WE ARE ILLINOIS
Kirk plans to focus on spending cuts
By Greg Hinz - Crain's
Illinois' newly elected U.S. senator says he'll stick by his fiscally conservative stance as he heads to Washington with a goal of cutting spending, but he also hints he's willing to compromise on the margins to get what he wants.
In his first lengthy sit-down interview since the Nov. 2 election, North Shore Republican Mark Kirk said controlling spending is so important that the first bill he'll introduce will propose a mechanism to bring balance to the budget.
Mr. Kirk will be sworn in on Monday to the seat once held by President Barack Obama, and he takes office as yet another European country — Ireland this time — is on the rack for its financial sins.
Mr. Kirk said he is distressed that foreign countries have begun to drop the American dollar as their reserve currency, saying that represents "tremendous inflation risk."
Recent moves by the Federal Reserve to add liquidity to stimulate the economy are headed in that direction, he said. "I'm not a fan of quantitative easing at all."
Nor is he a fan of raising taxes to balance the budget.
"I very much lean on the cut-spending side," said Mr. Kirk, who has been representing the 10th District in the U.S. House. With recent GOP election gains, "My hope is to be guardians for fiscal discipline."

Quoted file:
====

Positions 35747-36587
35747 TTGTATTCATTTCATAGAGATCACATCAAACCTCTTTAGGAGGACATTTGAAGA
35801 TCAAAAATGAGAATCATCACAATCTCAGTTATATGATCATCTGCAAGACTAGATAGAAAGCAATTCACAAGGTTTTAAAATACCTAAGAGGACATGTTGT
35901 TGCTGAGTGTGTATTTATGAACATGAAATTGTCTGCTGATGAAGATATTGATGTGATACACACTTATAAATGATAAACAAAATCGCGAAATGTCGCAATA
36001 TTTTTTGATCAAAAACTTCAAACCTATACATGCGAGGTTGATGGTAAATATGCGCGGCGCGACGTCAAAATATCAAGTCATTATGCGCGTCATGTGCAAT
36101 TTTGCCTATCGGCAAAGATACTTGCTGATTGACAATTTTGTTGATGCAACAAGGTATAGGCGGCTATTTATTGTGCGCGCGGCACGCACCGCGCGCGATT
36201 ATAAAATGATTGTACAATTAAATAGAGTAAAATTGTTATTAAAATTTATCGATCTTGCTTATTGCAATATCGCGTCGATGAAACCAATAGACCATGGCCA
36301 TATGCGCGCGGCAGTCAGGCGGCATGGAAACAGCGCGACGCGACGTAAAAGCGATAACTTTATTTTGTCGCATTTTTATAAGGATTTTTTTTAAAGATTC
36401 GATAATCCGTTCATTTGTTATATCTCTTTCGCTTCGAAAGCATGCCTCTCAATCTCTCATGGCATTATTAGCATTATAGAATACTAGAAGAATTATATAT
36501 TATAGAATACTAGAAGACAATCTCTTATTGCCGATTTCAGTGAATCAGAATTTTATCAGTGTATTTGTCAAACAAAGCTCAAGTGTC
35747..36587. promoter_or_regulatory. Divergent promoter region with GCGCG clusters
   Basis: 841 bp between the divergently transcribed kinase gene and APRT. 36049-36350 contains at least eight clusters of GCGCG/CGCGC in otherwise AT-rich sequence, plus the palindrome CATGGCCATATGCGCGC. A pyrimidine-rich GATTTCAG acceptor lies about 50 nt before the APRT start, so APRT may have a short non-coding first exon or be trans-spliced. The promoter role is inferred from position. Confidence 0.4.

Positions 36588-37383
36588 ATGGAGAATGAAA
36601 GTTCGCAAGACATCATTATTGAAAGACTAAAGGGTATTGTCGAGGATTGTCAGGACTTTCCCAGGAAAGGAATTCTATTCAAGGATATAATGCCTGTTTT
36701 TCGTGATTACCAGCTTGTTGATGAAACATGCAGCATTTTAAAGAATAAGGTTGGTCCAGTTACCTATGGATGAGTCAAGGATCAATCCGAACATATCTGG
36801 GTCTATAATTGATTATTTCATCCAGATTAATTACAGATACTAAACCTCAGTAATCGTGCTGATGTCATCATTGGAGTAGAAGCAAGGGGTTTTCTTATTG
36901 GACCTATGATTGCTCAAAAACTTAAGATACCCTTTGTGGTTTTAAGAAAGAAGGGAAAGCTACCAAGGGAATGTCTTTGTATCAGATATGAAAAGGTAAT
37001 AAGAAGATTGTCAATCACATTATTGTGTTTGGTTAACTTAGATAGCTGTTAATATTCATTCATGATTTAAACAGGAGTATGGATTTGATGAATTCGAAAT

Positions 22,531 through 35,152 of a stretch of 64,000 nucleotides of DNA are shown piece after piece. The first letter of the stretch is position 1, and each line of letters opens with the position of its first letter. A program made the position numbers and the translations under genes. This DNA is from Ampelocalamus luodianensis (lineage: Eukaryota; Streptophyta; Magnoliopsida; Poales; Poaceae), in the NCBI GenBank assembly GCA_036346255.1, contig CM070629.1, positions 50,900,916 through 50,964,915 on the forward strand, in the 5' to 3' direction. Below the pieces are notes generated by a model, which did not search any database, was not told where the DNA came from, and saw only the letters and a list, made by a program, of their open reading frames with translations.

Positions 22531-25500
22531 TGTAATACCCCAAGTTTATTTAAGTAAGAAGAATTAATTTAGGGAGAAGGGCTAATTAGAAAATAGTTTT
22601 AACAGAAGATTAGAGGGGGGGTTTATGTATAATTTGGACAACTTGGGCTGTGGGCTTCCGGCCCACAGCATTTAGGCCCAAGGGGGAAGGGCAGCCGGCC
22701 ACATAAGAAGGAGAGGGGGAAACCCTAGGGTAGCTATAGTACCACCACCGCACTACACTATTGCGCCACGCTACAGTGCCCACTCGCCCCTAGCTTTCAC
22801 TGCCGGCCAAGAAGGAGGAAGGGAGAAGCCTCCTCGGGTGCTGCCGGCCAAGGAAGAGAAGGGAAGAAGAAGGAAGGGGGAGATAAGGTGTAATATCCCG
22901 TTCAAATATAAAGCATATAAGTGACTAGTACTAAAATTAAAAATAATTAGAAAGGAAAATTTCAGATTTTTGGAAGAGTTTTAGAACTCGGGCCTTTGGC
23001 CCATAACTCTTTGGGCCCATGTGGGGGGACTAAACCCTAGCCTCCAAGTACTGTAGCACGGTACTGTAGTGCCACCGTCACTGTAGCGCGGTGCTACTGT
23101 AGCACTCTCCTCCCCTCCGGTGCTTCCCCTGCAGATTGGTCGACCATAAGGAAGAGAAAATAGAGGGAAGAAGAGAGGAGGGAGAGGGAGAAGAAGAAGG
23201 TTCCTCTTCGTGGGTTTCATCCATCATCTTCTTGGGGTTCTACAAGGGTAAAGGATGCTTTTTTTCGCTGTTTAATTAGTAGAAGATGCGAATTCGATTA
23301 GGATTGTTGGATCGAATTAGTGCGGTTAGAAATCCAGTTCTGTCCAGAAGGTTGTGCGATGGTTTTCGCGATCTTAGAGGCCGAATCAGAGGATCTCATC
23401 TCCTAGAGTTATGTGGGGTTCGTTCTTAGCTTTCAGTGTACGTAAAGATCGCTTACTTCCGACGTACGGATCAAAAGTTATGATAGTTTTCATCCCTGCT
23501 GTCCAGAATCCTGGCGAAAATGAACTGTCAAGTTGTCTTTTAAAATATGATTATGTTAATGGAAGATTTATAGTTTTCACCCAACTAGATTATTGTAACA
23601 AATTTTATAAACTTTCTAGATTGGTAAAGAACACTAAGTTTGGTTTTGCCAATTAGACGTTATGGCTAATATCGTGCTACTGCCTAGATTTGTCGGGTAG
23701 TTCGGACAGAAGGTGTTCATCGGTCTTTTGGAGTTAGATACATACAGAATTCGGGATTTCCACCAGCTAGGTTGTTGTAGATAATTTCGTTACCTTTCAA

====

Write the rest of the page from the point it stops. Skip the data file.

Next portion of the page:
Mr. Kirk wouldn't give details of his first bill but suggested it would be modeled on the Ronald Reagan-era Grace Commission, which focused on rooting out fraud and waste in the federal government.
Mr. Obama's deficit-reduction commission came up with some interesting ideas — some good and others not — but what's important is actually coming up with something that will become law and be implemented, he said.
In that vein, Mr. Kirk said he is willing to live with a two-year extension of the Bush tax cuts for now, but not something that definitely would raise rates for high-earners later.
He wouldn't budge on the estate tax. "I would extend (the current) zero (rate)," he said. But unlike some newly elected Republicans, he suggested there is no way to avoid raising the national debt ceiling in coming months, though he hopes such steps will become "increasingly unneeded."
He also urged President Obama to soon unveil his promised line-item veto plan.
On other issues, Mr. Kirk said he's been personally lobbied by Secretary of State Hillary Clinton to vote for the pending START nuclear-arms treaty in the lame duck session but said he won't decide until he gets and digests more detail on what's included and how it was bargained.
Mr. Kirk, a Naval Reserve intelligence officer, also wouldn't commit to how he'll vote on repealing the military's anti-gay "don't ask, don't tell" policy. He first wants to read "every word" of a Pentagon report on repeal that's due on Dec. 1 and talk with Navy leaders.
During the interview, Mr. Kirk made a point of saying that he expects to represent "all the people" of Illinois, not just those who voted for him.
In fact, he notably said, he got a minority of the vote, 48%, compared to 46% for Democratic nominee Alexi Giannoulias. Minor-party candidates made up the rest.
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